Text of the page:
“The information collected on fisheries through brief monitoring studies is far from adequate to either characterize the fish resources at risk, assess possible impacts, or to judge the effectiveness of proposed mitigation measures for the Pak Beng Dam,” said Dr. Glenn Cada, fish biologist and hydropower expert. “The information that is provided for fish species is general and lack specifics, for example on fish migration and behavioral patterns, which are essential to understand how fish species will be affected by the dam. Accurate and adequate baseline data are urgently needed to define the resources that are being altered by dam construction and operation. This will form the basis for judging the effectiveness of mitigation measures.”
Without sufficient and credible baseline data at the outset of the project it will be extremely difficult to monitor whether mitigation measures are effective. Furthermore, proposed mitigation measures, such as the fish pass for the Pak Beng Dam, remain untested in the Mekong. Fisheries experts have repeatedly affirmed the risks of employing these measures in the Mekong due to the high volume and diversity of fish species and their unique migration patterns. The viability of such measures is even more questionable when considered in a cascade of dams.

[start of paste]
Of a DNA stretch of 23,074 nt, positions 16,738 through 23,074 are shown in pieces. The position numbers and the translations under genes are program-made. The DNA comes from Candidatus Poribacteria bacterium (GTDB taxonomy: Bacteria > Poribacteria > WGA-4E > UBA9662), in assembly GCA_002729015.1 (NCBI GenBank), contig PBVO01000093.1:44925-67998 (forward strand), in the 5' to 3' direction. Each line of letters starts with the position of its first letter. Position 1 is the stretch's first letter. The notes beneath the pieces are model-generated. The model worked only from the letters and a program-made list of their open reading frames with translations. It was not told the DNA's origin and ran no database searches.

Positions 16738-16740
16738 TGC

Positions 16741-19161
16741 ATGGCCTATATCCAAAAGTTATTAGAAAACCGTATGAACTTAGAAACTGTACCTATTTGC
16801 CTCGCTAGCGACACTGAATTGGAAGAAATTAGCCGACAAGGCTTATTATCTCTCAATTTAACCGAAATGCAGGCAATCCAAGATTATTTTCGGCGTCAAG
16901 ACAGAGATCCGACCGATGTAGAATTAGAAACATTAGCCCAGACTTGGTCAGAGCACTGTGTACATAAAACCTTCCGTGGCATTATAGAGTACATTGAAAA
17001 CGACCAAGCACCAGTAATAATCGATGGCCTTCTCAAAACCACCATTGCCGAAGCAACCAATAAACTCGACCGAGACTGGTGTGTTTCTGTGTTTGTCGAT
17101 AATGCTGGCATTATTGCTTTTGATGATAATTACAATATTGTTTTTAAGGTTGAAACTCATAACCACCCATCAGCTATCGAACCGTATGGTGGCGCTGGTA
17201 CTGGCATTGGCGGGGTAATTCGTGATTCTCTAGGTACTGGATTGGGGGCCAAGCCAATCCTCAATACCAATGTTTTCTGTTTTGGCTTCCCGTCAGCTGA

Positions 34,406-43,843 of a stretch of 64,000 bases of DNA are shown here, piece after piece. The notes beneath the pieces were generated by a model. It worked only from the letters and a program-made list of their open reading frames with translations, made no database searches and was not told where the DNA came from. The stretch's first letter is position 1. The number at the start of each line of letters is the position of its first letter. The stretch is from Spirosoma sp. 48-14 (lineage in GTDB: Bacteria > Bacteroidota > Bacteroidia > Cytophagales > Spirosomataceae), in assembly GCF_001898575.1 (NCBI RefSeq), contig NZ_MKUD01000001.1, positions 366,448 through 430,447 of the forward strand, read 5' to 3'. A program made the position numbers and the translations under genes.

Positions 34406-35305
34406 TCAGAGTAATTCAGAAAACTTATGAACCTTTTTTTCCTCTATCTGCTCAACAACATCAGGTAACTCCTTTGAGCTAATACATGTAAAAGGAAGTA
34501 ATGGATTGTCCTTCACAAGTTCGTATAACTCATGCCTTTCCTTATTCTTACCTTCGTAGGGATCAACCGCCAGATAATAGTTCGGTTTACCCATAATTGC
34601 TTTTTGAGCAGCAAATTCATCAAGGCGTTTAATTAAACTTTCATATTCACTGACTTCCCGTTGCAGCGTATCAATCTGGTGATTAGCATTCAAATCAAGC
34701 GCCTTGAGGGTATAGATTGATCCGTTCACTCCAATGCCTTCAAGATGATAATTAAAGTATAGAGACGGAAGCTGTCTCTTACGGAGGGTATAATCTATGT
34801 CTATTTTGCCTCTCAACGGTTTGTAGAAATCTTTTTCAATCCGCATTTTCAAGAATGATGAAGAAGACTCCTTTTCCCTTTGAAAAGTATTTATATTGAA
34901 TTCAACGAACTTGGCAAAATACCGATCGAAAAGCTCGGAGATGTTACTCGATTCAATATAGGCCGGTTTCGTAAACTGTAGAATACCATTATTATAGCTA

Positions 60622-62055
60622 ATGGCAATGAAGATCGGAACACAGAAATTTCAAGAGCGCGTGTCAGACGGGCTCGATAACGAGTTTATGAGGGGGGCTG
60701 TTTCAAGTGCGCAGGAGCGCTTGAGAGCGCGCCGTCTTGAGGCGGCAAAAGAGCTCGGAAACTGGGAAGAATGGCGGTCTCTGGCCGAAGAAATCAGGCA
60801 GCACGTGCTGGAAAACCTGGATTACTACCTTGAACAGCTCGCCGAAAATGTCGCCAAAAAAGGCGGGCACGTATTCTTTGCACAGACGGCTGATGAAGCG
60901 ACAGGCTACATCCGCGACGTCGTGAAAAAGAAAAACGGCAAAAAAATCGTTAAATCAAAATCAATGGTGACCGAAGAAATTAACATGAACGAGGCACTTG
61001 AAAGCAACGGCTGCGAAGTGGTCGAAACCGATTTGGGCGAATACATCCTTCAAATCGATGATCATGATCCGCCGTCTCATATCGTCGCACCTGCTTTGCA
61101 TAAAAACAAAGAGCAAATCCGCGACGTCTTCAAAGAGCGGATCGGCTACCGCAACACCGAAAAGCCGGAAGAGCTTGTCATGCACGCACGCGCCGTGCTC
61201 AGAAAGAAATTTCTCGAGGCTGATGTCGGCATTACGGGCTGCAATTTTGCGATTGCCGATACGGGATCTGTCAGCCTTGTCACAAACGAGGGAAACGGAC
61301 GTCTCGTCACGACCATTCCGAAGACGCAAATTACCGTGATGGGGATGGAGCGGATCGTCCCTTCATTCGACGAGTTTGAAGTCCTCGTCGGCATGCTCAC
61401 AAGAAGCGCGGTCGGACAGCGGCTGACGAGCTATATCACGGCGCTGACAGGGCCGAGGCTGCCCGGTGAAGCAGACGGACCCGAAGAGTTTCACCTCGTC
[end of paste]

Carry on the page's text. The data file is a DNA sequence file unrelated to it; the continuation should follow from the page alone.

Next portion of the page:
The Pak Beng Dam cannot be considered in isolation. Yet the studies fail to take into account important data accumulated in the last ten years, including studies by the MRC and basin-wide studies such as the 2010 Strategic Environmental Assessment, the Vietnamese government’s Mekong Delta study or the MRC Council Study, which is currently ongoing.